Currently reading : Leni Riefenstahl’s Olympia
“Olympia” is a 1938 film by the German director Leni Riefenstahl, who is best known for producing propaganda during the Third Reich. After Adolf Hitler invited Riefenstahl to the infamous 1936 Berlin Olympic Games, she used footage from the events in addition to shots of ruins in Athens to piece together what is now a famous film. Riefestahl’s film utilized many innovative techniques for its time, like tracking and slow motion. The opening sequence to the film, which juxtaposes the great ruins of Greece and the idealized bodies of Greek sculptures with the perfectly toned (and starkly white…) bodies of athletes easily evokes the art of the Third Reich and its twisted re-interpretations of Greek ideals and “masculine” altheticism.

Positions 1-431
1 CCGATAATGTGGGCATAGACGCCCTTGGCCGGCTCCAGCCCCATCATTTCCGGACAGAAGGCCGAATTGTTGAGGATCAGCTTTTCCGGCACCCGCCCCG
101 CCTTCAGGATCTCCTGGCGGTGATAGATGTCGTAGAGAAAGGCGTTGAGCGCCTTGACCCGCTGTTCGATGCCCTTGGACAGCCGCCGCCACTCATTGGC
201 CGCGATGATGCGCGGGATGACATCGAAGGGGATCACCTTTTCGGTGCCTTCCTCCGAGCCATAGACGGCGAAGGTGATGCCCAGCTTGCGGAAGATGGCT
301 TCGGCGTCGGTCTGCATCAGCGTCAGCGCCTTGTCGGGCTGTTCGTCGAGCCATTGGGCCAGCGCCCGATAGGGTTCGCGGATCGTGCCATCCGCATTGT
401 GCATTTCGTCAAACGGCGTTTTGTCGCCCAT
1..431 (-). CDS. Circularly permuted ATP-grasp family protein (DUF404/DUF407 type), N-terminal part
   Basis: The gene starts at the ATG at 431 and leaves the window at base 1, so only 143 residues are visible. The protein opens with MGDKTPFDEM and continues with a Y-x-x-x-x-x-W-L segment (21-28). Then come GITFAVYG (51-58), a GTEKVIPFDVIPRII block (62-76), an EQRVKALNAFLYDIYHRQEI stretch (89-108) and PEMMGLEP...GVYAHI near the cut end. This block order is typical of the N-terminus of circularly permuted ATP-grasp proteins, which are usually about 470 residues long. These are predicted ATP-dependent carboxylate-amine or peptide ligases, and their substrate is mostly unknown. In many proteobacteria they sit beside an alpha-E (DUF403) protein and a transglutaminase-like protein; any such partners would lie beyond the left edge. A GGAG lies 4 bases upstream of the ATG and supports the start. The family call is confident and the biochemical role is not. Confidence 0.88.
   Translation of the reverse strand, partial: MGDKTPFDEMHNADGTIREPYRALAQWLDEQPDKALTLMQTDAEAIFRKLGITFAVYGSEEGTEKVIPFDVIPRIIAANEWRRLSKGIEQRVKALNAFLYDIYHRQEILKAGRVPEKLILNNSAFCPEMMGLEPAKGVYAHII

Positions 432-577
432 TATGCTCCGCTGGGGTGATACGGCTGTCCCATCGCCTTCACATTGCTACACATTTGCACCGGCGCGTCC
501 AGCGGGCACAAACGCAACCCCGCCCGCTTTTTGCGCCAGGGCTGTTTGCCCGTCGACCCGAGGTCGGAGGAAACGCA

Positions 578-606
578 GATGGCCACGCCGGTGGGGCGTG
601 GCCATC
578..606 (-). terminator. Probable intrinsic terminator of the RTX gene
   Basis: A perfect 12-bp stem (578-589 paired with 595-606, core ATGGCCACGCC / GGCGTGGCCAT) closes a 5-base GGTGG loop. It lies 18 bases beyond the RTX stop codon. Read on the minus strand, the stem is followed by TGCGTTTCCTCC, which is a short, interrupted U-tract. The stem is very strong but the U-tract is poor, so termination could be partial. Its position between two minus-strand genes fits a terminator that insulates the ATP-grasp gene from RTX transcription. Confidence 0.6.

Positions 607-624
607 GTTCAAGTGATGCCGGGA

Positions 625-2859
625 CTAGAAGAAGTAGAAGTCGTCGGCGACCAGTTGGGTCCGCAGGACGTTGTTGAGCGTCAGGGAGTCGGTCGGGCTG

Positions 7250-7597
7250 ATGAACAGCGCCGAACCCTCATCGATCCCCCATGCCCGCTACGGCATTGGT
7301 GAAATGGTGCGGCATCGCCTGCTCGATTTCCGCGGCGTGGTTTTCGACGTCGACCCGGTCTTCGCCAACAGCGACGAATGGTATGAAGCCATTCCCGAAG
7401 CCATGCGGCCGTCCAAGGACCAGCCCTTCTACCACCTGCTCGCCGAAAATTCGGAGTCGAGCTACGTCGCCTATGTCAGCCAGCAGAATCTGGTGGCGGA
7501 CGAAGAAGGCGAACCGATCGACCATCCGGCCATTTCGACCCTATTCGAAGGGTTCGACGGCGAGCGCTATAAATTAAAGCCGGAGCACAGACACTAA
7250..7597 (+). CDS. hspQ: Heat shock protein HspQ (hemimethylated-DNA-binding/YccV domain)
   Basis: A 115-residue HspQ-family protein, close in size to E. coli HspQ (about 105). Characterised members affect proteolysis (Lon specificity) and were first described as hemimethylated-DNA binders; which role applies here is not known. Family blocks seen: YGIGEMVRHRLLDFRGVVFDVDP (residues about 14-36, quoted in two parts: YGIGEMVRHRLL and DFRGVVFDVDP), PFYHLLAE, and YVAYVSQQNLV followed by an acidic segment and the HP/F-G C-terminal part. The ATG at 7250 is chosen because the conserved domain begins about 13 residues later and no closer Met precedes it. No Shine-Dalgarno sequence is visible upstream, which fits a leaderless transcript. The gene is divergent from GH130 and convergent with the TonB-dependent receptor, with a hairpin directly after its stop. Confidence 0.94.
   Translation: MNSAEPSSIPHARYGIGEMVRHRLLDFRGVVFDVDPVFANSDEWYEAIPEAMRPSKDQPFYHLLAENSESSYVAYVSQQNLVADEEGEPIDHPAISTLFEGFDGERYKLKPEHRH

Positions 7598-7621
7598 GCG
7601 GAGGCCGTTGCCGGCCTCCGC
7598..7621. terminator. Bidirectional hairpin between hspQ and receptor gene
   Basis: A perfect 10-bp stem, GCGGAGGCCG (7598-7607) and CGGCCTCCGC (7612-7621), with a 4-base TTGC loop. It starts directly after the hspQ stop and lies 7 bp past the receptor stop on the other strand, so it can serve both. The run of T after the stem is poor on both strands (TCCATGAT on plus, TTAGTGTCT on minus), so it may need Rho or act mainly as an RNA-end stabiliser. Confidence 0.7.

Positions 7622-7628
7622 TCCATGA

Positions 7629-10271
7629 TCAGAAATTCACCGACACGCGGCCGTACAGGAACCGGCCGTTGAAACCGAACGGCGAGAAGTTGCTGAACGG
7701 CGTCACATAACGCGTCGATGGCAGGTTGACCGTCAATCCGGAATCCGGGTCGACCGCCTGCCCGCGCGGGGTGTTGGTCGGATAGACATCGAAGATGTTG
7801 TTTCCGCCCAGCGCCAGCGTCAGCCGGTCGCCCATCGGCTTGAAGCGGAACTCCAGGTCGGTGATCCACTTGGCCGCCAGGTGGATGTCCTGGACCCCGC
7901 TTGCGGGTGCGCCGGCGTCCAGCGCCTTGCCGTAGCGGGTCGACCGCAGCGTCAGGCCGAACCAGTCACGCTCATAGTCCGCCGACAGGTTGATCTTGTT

Of course, one cannot and should not divorce the film from the dark period that produced it. Today, the tropes of propaganda as used in this film seem almost laughable. Its patriotic track and and bizarre shots of, say, the human discus thrower, a brutally obvious connection to the Greek scultpure, seem more hilarious than enlivening. Yet, as one blogger featuring this film astutely points out, we can only understand today’s propaganda by studying that of the past and properly placing it in its historical context. I don’t intend for anyone to enjoy this film as simply “a piece of art,” completely devoid of context, but I do think that it can be studied as the result of a particular period and set of (completely misguided) values for the tropes it employs. After all, 1936 likely won’t be the last highly-advertised and bigoted Olympics….